George William de Saulles (1861–1903), Victoria, Queen of the United Kingdom, dated 1897, gold (struck), Scher Collection
Matthes Gebel (ca. 1500–1574) Albrecht Dürer (1471–1528), not before 1528, copper alloy, Scher Collection

as that of Empress Josephine (see front page), is rooted in his expressive modeling in wax. Although the artist’s medallion features a posthumous portrait, it captures the first wife of Napoleon as though she had sat before him.

The art of the medal flourished during the Dutch Golden Age, and artists in seventeenth-century Amsterdam favored a technique of casting two thin shells and soldering them together. These hollow medals achieve impressively high relief as exemplified in Wouter Muller’s medal commemorating the death in battle of Admiral Maarten Harpertszoon Tromp. When turned, the almost fully en face portrait offers a profile view of the sitter. Like this example, the majority of Dutch medals of the period relate to events and individuals associated with the struggle for independence from Spain.

England did not produce a school of renowned native medalists until the eighteenth century. English medalists developed in large part from the tradition of coin production, and thus striking was the favored technique. One of the most impressive medallic creations of the nineteenth century was struck to celebrate Queen Victoria’s diamond
jubilee, which presents the queen at age seventy-eight on the obverse
and at eighteen on the reverse, the two portraits representing the sixty
years of her reign.

In a collection of portrait medals, the individuals depicted converse
with one another, take their place in a narrative of the world, and,
to some degree, live on. Those who commissioned them surely
must have entertained the idea that their images and identities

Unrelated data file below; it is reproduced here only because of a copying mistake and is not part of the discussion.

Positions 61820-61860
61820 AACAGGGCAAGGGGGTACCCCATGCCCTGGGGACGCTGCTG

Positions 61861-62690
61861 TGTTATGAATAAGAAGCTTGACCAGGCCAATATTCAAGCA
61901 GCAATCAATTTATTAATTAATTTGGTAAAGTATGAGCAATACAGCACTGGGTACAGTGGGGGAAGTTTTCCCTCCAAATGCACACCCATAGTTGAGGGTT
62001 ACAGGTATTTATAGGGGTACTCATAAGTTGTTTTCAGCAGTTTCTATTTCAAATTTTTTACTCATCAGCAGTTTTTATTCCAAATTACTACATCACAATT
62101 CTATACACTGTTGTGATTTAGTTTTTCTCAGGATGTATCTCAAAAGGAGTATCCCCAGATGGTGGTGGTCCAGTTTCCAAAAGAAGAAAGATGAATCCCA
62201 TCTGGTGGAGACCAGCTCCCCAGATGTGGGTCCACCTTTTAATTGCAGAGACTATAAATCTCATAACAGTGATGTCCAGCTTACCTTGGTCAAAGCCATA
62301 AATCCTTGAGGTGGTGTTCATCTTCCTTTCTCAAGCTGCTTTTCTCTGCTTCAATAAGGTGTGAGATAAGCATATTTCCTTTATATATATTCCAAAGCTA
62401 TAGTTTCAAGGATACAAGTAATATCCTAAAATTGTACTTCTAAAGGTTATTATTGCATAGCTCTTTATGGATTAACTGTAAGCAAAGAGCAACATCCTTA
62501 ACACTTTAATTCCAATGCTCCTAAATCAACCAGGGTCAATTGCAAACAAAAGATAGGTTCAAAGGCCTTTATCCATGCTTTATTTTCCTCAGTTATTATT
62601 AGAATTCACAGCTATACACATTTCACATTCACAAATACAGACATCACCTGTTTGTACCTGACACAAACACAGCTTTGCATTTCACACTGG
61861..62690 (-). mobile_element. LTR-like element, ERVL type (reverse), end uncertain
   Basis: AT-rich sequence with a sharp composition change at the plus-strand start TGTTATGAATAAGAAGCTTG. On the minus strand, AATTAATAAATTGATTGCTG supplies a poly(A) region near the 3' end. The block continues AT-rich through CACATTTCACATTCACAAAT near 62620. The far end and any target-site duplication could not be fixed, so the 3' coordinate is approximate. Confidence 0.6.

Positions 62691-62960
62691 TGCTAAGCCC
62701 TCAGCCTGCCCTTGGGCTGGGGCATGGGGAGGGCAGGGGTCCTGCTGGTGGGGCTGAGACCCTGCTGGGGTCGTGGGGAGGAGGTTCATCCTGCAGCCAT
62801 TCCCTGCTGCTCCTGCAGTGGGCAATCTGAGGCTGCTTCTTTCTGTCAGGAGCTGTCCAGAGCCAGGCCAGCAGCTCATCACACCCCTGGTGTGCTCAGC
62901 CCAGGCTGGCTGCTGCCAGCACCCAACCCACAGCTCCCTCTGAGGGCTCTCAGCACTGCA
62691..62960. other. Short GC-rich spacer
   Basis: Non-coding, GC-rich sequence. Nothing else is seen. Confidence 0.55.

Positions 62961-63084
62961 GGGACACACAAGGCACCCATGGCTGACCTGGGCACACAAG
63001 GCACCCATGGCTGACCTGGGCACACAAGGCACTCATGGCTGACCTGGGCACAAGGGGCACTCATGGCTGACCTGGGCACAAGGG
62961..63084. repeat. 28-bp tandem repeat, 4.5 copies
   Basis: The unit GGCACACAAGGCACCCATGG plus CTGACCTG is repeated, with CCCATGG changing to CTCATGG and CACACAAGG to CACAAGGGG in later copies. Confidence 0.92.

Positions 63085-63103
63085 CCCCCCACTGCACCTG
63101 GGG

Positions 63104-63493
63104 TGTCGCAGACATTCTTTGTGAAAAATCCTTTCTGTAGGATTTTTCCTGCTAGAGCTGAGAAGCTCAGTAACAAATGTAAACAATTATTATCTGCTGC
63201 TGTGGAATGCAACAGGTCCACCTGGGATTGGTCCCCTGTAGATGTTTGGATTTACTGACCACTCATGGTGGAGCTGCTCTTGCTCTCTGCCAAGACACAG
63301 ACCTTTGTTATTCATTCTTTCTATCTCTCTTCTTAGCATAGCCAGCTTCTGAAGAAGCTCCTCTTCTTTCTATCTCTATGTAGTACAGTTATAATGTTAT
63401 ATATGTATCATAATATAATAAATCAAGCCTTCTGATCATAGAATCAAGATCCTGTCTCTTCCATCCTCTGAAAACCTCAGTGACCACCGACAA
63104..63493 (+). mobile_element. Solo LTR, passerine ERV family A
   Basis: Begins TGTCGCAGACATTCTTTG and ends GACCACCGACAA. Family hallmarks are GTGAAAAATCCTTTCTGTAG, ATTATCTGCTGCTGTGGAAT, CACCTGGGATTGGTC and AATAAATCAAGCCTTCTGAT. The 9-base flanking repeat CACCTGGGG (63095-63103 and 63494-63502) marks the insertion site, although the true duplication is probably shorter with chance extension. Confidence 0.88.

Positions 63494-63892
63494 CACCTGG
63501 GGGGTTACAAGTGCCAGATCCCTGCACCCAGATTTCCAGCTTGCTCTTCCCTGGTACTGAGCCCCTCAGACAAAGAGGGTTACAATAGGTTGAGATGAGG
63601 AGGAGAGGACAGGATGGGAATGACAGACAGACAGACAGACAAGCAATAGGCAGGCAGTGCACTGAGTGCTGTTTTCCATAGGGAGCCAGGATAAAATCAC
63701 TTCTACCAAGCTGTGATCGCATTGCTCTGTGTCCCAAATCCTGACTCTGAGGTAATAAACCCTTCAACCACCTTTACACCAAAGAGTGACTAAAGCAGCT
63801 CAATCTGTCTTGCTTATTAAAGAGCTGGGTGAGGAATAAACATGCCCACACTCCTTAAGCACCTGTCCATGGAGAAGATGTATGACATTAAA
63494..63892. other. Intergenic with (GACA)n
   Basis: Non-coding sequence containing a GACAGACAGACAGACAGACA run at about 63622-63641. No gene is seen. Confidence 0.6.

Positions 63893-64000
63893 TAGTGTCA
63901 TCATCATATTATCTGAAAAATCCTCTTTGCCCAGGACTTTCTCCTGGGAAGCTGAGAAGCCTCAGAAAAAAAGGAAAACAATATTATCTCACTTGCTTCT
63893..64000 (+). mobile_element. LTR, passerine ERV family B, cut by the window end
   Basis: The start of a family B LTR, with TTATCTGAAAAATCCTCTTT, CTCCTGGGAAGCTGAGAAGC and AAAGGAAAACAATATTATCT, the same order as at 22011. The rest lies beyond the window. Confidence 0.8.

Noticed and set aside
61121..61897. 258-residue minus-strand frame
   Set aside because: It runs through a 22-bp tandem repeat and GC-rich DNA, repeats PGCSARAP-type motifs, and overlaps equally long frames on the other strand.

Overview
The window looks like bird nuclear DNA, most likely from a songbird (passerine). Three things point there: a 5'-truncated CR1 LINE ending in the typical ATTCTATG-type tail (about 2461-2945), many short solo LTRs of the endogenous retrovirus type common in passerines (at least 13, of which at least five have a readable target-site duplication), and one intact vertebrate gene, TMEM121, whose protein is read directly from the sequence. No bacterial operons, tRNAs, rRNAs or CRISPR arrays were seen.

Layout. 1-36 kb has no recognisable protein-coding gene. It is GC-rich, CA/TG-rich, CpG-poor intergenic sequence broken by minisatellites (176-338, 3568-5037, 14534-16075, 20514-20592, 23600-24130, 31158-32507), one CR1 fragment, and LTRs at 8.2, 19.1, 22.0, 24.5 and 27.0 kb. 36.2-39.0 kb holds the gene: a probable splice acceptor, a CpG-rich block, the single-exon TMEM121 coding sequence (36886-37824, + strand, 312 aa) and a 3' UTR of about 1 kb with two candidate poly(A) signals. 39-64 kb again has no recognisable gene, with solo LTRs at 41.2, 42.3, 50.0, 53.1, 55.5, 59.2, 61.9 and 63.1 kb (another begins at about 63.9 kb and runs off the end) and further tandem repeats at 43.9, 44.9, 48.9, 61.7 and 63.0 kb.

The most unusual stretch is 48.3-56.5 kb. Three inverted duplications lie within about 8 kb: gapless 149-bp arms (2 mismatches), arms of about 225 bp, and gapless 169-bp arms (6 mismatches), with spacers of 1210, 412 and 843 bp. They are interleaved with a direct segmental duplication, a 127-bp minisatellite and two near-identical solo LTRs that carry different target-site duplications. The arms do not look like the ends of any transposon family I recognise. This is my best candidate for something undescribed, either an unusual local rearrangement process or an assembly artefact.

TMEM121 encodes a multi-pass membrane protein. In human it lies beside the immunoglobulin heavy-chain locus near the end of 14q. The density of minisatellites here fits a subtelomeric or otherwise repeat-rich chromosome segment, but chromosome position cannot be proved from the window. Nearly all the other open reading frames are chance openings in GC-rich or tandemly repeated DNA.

would survive into the future, just as ancient coins had. In their
pursuit of immortality, men and women entrusted their legacies to
these small-scale monuments, which dignify fleeting human life
with the remembrance of lives lived and outlast, in turn, each beholder who encounters them anew.

Accompanying The Pursuit of Immortality: Masterpieces from the Scher Collection of Portrait Medals is a richly illustrated hardcover catalogue including an essay by Aimee Ng (64 pages, 7 1/8 x 7 1/8 inches, 43 illustrations; $19.95, $17.96, member price). Additionally, in the fall of 2018, a catalogue of the entire Scher Collection will be published, featuring essays by leading medals scholars and illustrated entries about each of the almost one thousand medals in the collection. The exhibition publication is available in the Museum Shop or can be ordered through the Frick’s Web site ( or by phone at 212.547.6848.

The exhibition is made possible by the Robert H. Smith Family Foundation, with major support from an anonymous gift in memory of Melvin R. Seiden and the Centennial Foundation in honor of Matthew McLennan. Additional
funding is provided by Margot and Jerry Bogert, Frances Beatty and Allen R. Adler, the Christian Keesee Charitable Trust, and Charles Hack and Angella Hearn. The exhibition catalogue is underwritten, in part, by a grant from the Samuel H. Kress Foundation.

All photography is by Michael Bodycomb.

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# 303, April 6, 2017